Just like in 2011, a World Series run by the St. Louis Cardinals meant that I punted on almost a month’s worth of movies this year. This weekend was my first shot at diving back into it. Along the way, I visited a Sight & Sound top 10 film, a French comedy classic (yes, those exist), a little-known horror/sci-fi classic, and more. This is the movie weekend that was.
Bride of Chucky (1998)
There’s a certain je ne sais quoi about the Child’s Play series that lures me in more than any of the other classic 80s slashers (Jason Voorhees, Michael Myers, Freddy Krueger, and I guess Pinhead). I’m certain that part of it is that the Chucky films never take themselves seriously. Bride of Chucky is no different, working almost as much as a screwball comedy as it is a slasher film. It’s a film that clearly came in the wake of the massive success of Scream (1996), and so the audience is treated to a flurry of schlock that’s referential to Chucky’s 80s horror peers. And, of course, there are some very overt references to The Bride of Frankenstein (1935). I like what they tried here, even if it does come off as ham-fisted and over-the-top. It’s a failure, but it’s a fun failure.
Rating: 2.5 out of 5 stars
The Man with a Movie Camera (1929)
Dziga Vertov’s experimental silent film is a resounding success on at least two major levels. First and foremost, Vertov either invented or employed countless camera techniques, stretching the medium just about as far as it could go in 1929. The Man with a Movie Camera features double exposure, freeze frames, slow motion, split screens, tracking shots, and some very effective stop-motion. It’s reminiscent of the inventiveness of Georges Méliès, Abel Gance, and Jean Vigo. In fact, the other level where The Man with a Movie Camera excels is not unlike Vigo’s A Propos de Nice. It’s a tremendous snapshot of life in the Ukraine’s urban centers during the era. It’s a sociologist’s dream. Apparently, Vertov’s experiment ranked as the 8th best film of all-time in the 2012 Sight and Sound poll. I can’t say I’m surprised.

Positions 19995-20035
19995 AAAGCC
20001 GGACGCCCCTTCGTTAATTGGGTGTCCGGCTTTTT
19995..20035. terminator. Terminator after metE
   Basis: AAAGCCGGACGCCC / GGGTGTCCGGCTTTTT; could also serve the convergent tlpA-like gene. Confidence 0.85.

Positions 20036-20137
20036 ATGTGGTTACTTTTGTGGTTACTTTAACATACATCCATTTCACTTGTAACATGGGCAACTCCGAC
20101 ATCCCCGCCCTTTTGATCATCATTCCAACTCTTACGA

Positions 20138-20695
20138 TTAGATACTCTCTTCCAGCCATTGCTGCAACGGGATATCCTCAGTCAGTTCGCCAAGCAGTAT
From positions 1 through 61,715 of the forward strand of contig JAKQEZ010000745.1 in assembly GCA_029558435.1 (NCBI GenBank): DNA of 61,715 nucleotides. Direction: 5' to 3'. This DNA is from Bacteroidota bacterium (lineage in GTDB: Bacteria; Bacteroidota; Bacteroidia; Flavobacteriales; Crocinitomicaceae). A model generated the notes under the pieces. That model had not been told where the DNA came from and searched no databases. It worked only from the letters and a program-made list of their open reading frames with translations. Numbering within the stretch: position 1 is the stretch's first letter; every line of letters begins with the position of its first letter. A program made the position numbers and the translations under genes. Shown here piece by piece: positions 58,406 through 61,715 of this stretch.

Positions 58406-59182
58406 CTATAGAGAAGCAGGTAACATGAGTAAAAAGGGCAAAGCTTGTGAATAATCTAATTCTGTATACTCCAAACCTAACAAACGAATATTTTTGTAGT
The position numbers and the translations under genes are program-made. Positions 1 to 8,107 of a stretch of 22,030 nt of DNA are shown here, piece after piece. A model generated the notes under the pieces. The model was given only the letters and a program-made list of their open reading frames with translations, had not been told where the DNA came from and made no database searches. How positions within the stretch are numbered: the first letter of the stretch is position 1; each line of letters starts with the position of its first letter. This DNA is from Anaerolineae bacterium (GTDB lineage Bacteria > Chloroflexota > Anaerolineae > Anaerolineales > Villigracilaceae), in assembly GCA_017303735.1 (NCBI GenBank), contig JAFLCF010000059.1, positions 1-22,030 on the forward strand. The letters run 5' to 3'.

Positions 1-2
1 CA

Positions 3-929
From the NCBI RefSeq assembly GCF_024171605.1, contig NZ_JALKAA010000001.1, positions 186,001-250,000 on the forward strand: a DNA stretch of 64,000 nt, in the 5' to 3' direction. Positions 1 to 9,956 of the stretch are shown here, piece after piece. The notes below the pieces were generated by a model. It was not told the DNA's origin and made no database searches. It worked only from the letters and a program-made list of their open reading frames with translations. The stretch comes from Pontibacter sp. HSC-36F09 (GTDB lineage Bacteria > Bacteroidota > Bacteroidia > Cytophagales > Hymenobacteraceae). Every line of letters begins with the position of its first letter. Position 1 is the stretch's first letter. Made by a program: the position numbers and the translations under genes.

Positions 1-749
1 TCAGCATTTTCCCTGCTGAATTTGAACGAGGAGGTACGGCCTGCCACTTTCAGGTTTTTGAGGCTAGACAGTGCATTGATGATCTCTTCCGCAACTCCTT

Rating: 5 out of 5 stars
The Suitor (1962)/Rupture (1961)
Pierre Étaix is known as “the French Buster Keaton” and films like The Suitor spell out that moniker perfectly. Étaix’ style is a fantastic mix of hilarious and somber, stone-faced enthusiasm mixed with lovelorn disappointment. If that’s not evocative of Keaton, I’m not really sure what else is. In fact, Étaix created this film as an homage to Keaton. The film centers around a young man whose wealthy parents insist that he must get married. And so he embarks on a journey to find a suitable wife. Highjinx ensue as he echoes the efforts of other suitors around him, often with disastrous results. Eventually, he becomes obsessed with a beautiful singer… all while the attractive maid working for the family carries a flame for him. It comes packaged with healthy doses of slapstick and finishes with a flourish, a very clever ending given the inability of Étaix’ character to understand the fairer sex.
Rupture is a short film that accompanied The Suitor on the Criterion release. There’s not a lot to say about it, per se, but if you’re a fan of slapstick and the classic clowns (Chaplin, Keaton, Lloyd), then you can’t go wrong here whatsoever. And just like most of the other Étaix work I’ve seen (the Oscar-winning short Happy Anniversary; Le Grand Amour), it combines hearty laughs with some occasional dark humor. If you can’t tell by now, I’m quickly becoming a huge fan of Étaix. He parallels Jacques Tati in the world of French comedy* and even surpasses Tati in some regards.